thu 21/06/2018

Schubert Ensemble, Kings Place review - spot-on introductions, dazzling performances | reviews, news & interviews

Schubert Ensemble, Kings Place review - spot-on introductions, dazzling performances

Schubert Ensemble, Kings Place review - spot-on introductions, dazzling performances

Metaphysical ants-in-pants from Martinů and exuberant Dvořák

Four of last night's five from the Schubert Ensemble

To demonstrate what makes chamber masterpieces tick and then to play them, brilliantly, is a sequence which ought to happen more often. Perhaps too many musicians think their eloquence is confined to their instruments. Not violinist Simon Blendis and pianist William Howard of the Schubert Ensemble. Both are models of naturalness, witty when occasion demands, fearless of chapter and verse when they can conjure up the sounds of what they're talking about, never needing to do the "we're passionate about this music" shtick when it's perfectly obvious, and will become more so in performance.

In little over half an hour they evoked spot-on illustrations of Martinů's cross-rhythms, syncopated dances and proto-minimalism in his Second Piano Quintet of 1944, and of the shifting colours beneath the cornucopia of melody, the subtle ongoing development and the unusual ranges for the instruments in his fellow Czech Dvořák's fertile A major Piano Quintet. When it came to the performances after a ten-minute interval, we heard all this and more in performances of an intensity for which the mere demonstrations hadn't prepared us. Earlier comparisons of the range in which Dvořák sets the cello's opening melody with what it would sound like an octave above and below made us listen out for the composer's equal genius in picking unusual ranges for themes in the other instruments; Jane Salmon's cello, Douglas Paterson's viola and Blendis's often very high-lying violin part all sounded so free and natural, yet at the same time unorthodox, in the liberating acoustic of Kings Place's Hall One, the best venue in London for chamber music.

Martinu in 1943We needed the Dvořák to take us from the bittersweet, major-minor fluctuations of its mostly vibrant first movement and the poetic shifts between the Dumka-lament and what Blendis had described as the calypso joyousness of its first contrasting episode to the unalloyed happiness of Furiant-Scherzo and Finale. Because, like Dvořák's first half but to the power of ten, Martinů's masterpiece is in a constant state of febrile evolution. Anthony Burton in his excellent notes hits the quality on the head by describing the sequencing of the first movement  and by extension nearly everything by Martinů in American exile from his beloved Moravia (the composer pictured above in 1943, the year before he composed the Second Piano Quintet)  as "owing nothing to the organic development or the tonal logic of traditional sonata form, and everything to a sense of psychological rightness".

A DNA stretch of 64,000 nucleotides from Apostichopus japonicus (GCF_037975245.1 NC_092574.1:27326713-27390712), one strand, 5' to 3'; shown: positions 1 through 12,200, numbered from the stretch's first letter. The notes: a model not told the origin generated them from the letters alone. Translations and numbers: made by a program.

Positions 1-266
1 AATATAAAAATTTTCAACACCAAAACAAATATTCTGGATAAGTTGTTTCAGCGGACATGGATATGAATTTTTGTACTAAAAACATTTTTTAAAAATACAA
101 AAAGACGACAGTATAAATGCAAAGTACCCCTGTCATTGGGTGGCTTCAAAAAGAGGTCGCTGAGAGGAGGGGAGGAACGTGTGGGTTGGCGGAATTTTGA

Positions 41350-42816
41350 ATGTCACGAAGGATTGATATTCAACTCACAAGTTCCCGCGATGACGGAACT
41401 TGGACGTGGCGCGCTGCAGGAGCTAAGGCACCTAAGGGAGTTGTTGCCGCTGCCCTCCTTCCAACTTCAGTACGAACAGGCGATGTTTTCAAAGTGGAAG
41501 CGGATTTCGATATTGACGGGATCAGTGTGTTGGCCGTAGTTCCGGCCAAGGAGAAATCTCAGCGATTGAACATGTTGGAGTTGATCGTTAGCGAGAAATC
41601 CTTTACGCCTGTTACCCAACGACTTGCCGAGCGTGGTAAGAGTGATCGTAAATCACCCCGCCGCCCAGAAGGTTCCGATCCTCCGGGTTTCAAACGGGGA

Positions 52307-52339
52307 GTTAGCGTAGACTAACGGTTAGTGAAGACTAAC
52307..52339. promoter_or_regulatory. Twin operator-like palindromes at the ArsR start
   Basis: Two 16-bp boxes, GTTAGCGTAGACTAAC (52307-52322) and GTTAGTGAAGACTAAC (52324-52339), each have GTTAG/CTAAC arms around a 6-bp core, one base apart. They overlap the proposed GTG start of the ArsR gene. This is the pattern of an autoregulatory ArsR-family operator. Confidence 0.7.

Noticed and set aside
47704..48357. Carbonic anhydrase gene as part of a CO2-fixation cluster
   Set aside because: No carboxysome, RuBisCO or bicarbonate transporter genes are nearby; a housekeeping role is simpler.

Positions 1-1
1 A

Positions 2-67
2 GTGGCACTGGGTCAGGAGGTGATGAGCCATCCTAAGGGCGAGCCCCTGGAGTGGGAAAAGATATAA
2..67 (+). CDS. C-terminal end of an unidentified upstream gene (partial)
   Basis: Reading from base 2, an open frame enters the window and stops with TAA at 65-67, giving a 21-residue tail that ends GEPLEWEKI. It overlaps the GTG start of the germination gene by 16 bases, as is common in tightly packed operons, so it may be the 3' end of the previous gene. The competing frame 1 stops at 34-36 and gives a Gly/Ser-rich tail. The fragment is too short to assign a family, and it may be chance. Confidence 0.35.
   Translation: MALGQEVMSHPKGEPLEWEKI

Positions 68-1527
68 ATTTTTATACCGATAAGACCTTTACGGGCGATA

To penetrate it, though, takes intensive hard work, and the Schubert Ensemble, Martinů pioneers, have gone well below the surface. So they can bring tears to the eyes and put you on the rack with the sudden bursts of expansive emotion  usually, as Blendis had pointed out, for the strings alone, the piano mostly driving them forward in semi-demented menace or joy. Howard's touch was even and assured throughout, never mechanical, and the team ran the gamut from elegant neo-baroque trills in the outer portions of the Adagio movement to the merry-go-round delirium which spins the outer movements to surprisingly optimistic conclusions. Exhausting, surely for the players; an emotional roller-coaster for the audience.

Gratitude to the players for championing one of those rare things which are often mooted but rarely deliver like this, a neglected masterpiece, came with a sadness that this was not only the last of their six "Quintessentials" concerts this season  kicking myself for missing the rest  but their final concert in Kings Place, with which thanks to the presiding genius Peter Millican they have had an association dating back to before the hall's opening events nine years ago. After 35 years together, they bow out conclusively in June 2018; so don't miss their Wigmore finale next March.

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